Like all timeless texts, Juan José Saer’s The Witness contains a message about survival that has contemporary resonance
Juan José Saer, translated by Margaret Jull Costa
1990/2009 Serpent’s Tail
Reviewed by Gavin O’Toole
THE NARRATIVE style achieved by Juan José Saer earned him a reputation that extended far beyond his native Argentina and had echoes of Borges and Cortázar, also great Europhiles much of whose finest work was written or conceived outside their homeland.
This may be because of Saer’s descriptive stratagems, which in his own words aimed constantly at “combining poetry and narration”, but was also due to his carefully selected literary preoccupations with psychological and philosophical matters reinforced, undoubtedly, by his own work as an academic in both Argentina and his adopted homeland of France.
The colonial encounter upon which The Witness (El entenado) is constructed is a good example of how Saer’s move away from Argentina provided him both with a detachment that strengthened his metaphysical powers, but also with a perspective of great value to him when it came to parodying the Hispanic conquest of the Americas.
First published in 1983, and first published in this translation by Margaret Jull Costa in 1990, the novel tells the story of an old man recounting his experience as a cabin boy during the exploration of the New World, whose initial voyage ends in disaster at the hands of cannibalistic natives, and over ten years of captivity is profoundly marked by their way of life. The tribe remains constantly in his mind as he later rebuilds his life.
There are shades of Hans Staden’s remarkable account of his experiences in 1550 as a captive of the Tupi Indians of what is now Brazil – set against the backdrop of colonial rivalry between Portugal and France – which became one of the most important texts in the discovery of the Americas. Staden’s observations about cannibalism played into complex ethical and theological debates about the European conquest and the treatment of indigenous people.
Ambiguity and sensuality
Through a species of reportage, Saer’s tale meditates upon the shared ambiguity and sensuality of existence that hovers above cultural differences. Its principal narrative devices, exile and memory, enable him to reflect, often in great detail, on difference and what would today be called “otherness”.
The protagonist forgets his Iberian tongue and is forced to relearn it; as an old man he strains to recall and contextualise the events of the past, but above all to find meaning in them. Although Saer seems to have made surprisingly little of his family’s own Middle Eastern origins – he was born in Argentina to Syrian immigrants – one suspects that there is a element of personal interest in this encounter between aliens, and it seems significant that the cabin boy is an orphan who, at least later in the book, makes recurrent references to his unrooted status lacking familial ties.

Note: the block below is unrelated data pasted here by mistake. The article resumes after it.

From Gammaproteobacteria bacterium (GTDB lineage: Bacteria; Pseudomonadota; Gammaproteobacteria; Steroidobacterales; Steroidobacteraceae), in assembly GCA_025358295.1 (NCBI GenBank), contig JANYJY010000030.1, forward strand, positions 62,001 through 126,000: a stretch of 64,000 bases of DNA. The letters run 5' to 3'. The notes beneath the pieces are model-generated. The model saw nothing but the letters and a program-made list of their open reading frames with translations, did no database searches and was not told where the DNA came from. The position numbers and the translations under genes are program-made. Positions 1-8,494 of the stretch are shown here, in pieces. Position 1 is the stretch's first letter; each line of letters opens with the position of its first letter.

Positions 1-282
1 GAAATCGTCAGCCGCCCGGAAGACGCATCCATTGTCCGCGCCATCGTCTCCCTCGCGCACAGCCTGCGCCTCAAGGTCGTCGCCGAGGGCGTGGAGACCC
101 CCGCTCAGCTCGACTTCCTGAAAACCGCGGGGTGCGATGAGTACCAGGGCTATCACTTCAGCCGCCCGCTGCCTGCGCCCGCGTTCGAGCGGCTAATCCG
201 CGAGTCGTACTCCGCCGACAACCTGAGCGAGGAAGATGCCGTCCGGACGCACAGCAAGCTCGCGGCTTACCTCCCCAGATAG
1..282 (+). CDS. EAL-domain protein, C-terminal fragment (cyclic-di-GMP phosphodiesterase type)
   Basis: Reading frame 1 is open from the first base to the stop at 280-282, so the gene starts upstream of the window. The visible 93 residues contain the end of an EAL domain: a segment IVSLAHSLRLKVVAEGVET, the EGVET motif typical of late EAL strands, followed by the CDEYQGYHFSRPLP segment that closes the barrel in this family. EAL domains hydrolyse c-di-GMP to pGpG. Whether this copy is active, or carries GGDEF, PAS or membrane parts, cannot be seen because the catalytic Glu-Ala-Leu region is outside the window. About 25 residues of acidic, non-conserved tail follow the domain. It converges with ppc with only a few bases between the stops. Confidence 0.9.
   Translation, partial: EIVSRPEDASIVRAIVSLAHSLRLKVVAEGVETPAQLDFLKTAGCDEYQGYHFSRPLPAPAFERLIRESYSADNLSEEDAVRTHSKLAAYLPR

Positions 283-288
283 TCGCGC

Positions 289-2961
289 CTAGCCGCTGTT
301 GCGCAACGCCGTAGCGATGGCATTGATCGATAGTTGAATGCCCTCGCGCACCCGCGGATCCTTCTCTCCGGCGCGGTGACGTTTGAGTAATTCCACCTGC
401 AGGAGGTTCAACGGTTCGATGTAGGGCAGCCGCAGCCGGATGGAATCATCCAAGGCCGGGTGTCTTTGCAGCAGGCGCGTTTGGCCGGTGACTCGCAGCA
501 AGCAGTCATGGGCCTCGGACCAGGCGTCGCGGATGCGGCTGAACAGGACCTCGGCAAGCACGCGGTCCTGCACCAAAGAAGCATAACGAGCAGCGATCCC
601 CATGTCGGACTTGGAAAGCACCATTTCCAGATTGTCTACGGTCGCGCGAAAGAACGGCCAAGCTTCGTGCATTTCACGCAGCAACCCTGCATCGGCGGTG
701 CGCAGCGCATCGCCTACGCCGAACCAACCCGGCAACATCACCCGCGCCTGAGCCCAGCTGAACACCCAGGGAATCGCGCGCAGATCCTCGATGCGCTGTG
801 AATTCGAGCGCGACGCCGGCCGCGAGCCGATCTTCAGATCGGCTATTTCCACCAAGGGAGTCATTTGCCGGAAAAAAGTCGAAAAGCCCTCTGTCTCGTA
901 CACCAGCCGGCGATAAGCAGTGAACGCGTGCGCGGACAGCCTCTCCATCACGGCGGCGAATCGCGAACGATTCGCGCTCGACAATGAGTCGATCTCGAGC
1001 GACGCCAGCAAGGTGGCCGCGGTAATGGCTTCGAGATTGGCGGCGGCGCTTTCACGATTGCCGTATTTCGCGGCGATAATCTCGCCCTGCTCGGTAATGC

Saer uses the Indians’ outlook on life and their simple fears as a means to explore questions of ontology. It is the nature of being, and reality itself, that is at issue in the strange and troubled encounter between the two worlds and their inhabitants.
Moreover, in the current disposition of interconnected and global ecological concerns, his work also contains a very contemporary message about survival. His protagonist explains:
“If I understood correctly, for the Indians this world is like a precarious building which cannot remain standing if even one stone is missing. Everything must be present at all times and in all its possible states. When the soldiers advanced up the great river with their firearms at the ready, it was not death they brought but the unnameable… However, as they fell they dragged their destroyers down with them. Since the Indians were its only support, the outer world would have disappeared with them and been plunged into non-existence by the destruction of what had first conceived it. What the soldiers who killed them would never manage to understand was that they too were leaving this world together with their victims.” [pp. 133-34]
Gavin O’Toole is Editor of the Latin American Review of Books